Today's Creative Business Diary is simple and straightforward: Deadlines. Or, as the always inspiring Mary Anne Radmacher lovingly calls them - Targeted Completion Dates. Whatever term works for you - deadlines, due dates, targeted completion dates, or The Day to Be Officially Done With a Task - I am a firm believer in sticking to them.
Before I transitioned into full-time licensing with Swirly, it was a 1200+ account independent greeting card business with 20+ reps around the country. Some of my most vivid memories of the day-to-day upkeep of this business were moments when a rep would thank me for paying them on time. I always found that an extraordinary thing to be thanked for, since all I felt like I was doing was running my business professionally. In other words, all I was doing was my job. My reps sent me orders everyday and kept my business running, and my job was to pay them for their services. On time.
Being on time and meeting deadlines is one of those areas of life and business that is simple in concept but for some reason challenging in the day-to-day. Procrastination, resistance, and just plain laziness can potentially derail the best laid plans for finishing a task or project and then having the freedom to move on to other things. I can't claim to have met every single deadline I've been given and there have been plenty of jobs I've put off until the last minute. But I take due dates seriously for three simple reasons:
* Extending targeted completion dates only prevents me from moving on to other jobs, projects, and even wide open afternoons to spend outside. Moving a due date farther down the calendar might give me more time for whatever work needs to be completed, but it also takes time away from other work or time off.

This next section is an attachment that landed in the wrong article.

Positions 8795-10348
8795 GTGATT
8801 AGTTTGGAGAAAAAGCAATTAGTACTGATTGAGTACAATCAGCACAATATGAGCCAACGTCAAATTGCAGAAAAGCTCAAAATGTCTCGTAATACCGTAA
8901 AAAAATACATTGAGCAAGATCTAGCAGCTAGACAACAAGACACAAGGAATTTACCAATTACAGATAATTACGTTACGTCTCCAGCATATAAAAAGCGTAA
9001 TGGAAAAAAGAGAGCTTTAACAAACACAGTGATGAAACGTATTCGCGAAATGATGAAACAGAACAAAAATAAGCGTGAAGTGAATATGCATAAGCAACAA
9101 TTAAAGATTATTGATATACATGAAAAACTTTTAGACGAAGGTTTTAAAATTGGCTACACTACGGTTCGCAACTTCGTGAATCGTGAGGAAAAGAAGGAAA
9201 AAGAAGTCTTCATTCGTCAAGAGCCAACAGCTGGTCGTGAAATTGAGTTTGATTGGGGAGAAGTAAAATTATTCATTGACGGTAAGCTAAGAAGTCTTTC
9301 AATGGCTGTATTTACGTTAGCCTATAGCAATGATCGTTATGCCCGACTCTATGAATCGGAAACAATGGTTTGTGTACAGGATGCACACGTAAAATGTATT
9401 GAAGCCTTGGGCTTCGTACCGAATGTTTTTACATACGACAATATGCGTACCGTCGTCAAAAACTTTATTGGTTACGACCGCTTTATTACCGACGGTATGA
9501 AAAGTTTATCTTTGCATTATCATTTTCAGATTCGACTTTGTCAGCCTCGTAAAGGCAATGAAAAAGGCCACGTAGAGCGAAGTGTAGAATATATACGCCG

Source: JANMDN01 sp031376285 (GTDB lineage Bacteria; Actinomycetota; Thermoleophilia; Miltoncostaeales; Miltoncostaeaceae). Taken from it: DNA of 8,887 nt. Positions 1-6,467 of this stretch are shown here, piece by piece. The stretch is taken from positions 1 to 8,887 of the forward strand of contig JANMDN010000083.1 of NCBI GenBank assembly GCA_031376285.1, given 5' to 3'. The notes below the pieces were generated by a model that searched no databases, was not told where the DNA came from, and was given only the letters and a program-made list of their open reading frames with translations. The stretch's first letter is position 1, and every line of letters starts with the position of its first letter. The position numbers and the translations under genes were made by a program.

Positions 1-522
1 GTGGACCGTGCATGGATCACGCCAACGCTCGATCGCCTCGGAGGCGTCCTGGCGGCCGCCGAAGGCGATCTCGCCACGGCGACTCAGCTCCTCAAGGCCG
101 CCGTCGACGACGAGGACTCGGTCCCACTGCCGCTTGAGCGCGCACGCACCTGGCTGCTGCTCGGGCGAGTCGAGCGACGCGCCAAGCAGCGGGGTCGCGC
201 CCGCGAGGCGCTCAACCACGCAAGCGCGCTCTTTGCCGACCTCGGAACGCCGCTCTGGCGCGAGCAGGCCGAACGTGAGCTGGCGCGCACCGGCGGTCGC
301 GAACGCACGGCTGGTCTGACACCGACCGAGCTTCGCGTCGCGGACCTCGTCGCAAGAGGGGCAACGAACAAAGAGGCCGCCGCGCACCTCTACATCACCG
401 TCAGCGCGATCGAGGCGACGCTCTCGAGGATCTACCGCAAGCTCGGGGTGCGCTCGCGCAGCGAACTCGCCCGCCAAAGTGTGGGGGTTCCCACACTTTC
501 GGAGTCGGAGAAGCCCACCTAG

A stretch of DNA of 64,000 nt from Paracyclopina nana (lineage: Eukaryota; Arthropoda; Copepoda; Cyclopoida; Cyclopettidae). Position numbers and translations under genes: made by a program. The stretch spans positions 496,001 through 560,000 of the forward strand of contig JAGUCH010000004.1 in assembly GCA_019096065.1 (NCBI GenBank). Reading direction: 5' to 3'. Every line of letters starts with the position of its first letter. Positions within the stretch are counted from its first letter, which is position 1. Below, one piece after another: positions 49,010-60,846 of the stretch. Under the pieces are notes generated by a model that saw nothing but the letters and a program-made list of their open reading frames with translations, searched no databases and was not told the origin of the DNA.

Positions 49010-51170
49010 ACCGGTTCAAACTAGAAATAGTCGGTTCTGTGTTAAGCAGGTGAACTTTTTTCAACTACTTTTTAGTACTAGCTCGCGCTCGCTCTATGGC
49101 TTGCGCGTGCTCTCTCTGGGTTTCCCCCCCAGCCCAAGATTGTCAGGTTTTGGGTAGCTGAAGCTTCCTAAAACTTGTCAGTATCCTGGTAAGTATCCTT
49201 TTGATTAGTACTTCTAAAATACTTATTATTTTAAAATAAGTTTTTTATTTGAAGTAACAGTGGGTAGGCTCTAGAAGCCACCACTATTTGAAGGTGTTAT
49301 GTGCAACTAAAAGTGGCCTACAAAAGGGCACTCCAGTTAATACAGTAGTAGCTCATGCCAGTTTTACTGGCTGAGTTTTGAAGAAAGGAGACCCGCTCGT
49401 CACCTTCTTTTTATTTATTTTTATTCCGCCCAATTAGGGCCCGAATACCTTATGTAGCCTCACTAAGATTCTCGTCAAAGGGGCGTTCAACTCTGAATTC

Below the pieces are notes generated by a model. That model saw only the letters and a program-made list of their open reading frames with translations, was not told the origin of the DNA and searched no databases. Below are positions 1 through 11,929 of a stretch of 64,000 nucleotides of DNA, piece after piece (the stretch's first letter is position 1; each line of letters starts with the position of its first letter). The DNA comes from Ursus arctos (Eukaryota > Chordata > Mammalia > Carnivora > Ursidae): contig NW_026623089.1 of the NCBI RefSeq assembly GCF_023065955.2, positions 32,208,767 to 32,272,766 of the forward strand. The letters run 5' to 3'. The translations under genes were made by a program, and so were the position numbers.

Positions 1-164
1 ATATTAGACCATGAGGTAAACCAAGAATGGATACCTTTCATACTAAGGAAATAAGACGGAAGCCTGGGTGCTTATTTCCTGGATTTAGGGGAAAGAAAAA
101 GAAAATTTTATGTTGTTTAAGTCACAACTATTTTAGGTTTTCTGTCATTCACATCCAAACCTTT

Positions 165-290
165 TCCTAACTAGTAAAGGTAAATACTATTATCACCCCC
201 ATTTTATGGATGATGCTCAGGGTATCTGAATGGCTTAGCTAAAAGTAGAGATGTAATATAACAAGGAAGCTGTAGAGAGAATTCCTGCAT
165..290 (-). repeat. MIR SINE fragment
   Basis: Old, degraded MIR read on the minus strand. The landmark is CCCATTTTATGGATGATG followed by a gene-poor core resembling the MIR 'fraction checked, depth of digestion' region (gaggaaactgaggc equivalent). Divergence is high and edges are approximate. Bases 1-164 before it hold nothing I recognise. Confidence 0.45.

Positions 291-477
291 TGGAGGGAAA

* With particular regard to creative work, turning in and finishing work on time means I can let it go. If I have done my work to the best of my ability, then a deadline marks the moment I have permission to release it to the world (or an editor or art director), and after that, it is out of my hands. For a more poetic expression of this concept, read this.
* Remember when I shared the story of my reps thanking me for paying them on time? They thanked me because most of their clients did not pay them on time. I've found that by being on time, meeting deadlines, and turning in work when it is due, I stand out. Apparently being on time is the exception and not the rule. Because of this, it usually isn't too long with a new client or colleague before I am acknowledged as someone who is reliable. In business and in life, this is one of those small details that can be a big contributor to success, not only because of how it reflects upon me, but also because it enables me to avoid the stress and anxiety of a extending deadlines and having certain work and tasks continue to loom over me - work that could have been finished and released.
You could try to trick yourself into getting things finished on time with rewards like a day off or a cupcake, but I've found that the more effective long term approach to punctuality is to consider a job well done the reward. Whether paying vendors, turning in a project, or posting a guest blog entry - do it as well as you can, and do it on time. This commitment alone will strengthen the foundation of your business and put you ahead of the curve.
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